Northside Theater Company of San Jose closes after 43 years


It’s the end of an era – but also the start of a new chapter – at the Olinder Community Center in San Jose. Northside Theater Company announced it was closing its doors after 43 years of productions, including an annual staging of an “A Christmas Carol” which was an audience favorite.

Since the death of its founder Richard T. Orlando in 2016, the fate of Northside is at times uncertain. But after returning from the Coyote Creek flood that devastated the community center in 2017 and preparing to return from the COVID-19 pandemic, Northside encountered a challenge he couldn’t overcome.

General artistic director Meredith King emailed her supporters with the bad news this week that the city was not renewing the contract that allowed Northside to use the community center on East William Street for free, where it held events. rehearsals, stocked its sets and used the 80 – a seat theater to present plays such as “Doubt: A Parabol”, “The Taming of the Shrew” and “Other Desert Cities”.

“Without access to the Olinder space, and especially after COVID closures, we find ourselves in the position of having to close our doors,” she wrote. “And although, of course, I am extremely disappointed, these are still the terms of our contract. We have had a very good working relationship with Parks and Recreation for 43 years and they are authorized to make that choice.

Northside used the community center as part of the Neighborhood Center Partner Program, which provides space for community service organizations. Every few years, the city reviews its list of nonprofit providers to match them with the centers and decided to make a change for Olinder this time around.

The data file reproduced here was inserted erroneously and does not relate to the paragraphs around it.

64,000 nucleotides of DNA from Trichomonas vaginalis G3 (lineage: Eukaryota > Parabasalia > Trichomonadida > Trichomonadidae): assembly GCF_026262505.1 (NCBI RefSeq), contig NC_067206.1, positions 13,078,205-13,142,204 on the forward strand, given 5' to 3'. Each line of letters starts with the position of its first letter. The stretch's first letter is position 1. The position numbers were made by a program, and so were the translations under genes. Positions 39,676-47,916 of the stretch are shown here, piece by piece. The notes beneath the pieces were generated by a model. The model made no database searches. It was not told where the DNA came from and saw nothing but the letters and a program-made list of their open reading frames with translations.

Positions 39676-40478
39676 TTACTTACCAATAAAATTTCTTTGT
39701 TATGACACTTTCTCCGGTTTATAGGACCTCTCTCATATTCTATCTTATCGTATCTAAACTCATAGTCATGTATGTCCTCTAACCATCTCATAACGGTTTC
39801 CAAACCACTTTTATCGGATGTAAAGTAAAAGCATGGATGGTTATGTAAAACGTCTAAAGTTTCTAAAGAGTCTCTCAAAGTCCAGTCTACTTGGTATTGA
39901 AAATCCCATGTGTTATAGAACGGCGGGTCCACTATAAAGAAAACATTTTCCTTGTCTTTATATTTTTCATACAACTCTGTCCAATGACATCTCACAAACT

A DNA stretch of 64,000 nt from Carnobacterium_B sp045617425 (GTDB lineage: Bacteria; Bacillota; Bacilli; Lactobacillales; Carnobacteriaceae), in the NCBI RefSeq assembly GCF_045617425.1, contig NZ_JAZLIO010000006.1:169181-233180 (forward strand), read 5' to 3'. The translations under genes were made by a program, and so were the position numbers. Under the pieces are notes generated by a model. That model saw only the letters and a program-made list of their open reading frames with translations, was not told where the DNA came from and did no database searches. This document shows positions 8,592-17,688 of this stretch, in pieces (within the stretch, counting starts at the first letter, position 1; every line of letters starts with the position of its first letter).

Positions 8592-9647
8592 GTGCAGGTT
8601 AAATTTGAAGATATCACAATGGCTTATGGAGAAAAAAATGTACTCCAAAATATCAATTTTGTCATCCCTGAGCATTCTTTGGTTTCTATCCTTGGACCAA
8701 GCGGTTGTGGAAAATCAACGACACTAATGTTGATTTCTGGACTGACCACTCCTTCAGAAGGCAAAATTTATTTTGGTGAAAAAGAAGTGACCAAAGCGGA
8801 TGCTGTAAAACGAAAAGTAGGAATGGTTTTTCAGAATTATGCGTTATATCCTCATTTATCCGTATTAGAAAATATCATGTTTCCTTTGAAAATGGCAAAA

Jon Cicirelli, director of parks, recreation and neighborhood services for San Jose, called Northside a “good theater group,” but said the city was looking for a partner who could activate the center more often and in different ways. Chopsticks Alley Art, a group that showcases the diversity of Asian art, will become Olinder’s new partner, where they will offer classes – including free ones – and other activities for the public. Northside was offered the option to share the site under a lease, but Cicirelli said the theater company decided not to.

King said the shutdown doesn’t change what Northside means to her and her supporters. “It’s still the theater company that Richard Orlando founded. It’s still the place where we learned about art, it’s still the place where we made lifelong friends, it’s still the place that was our home ”, she declared. “Nothing can take it away.”

A sculpture of the old Valley Fair sign made from tin cans is one of four on display at Westfield Valley Fair in Santa Clara until September 22, 2021. (Sal Pizarro / Bay Area News Group)

CAN-DO ATTITUDES: There has been a lot of construction at Westfield Valley Fair over the past couple of years due to its recent expansion, but there has been more construction more recently and the results are quite astonishing.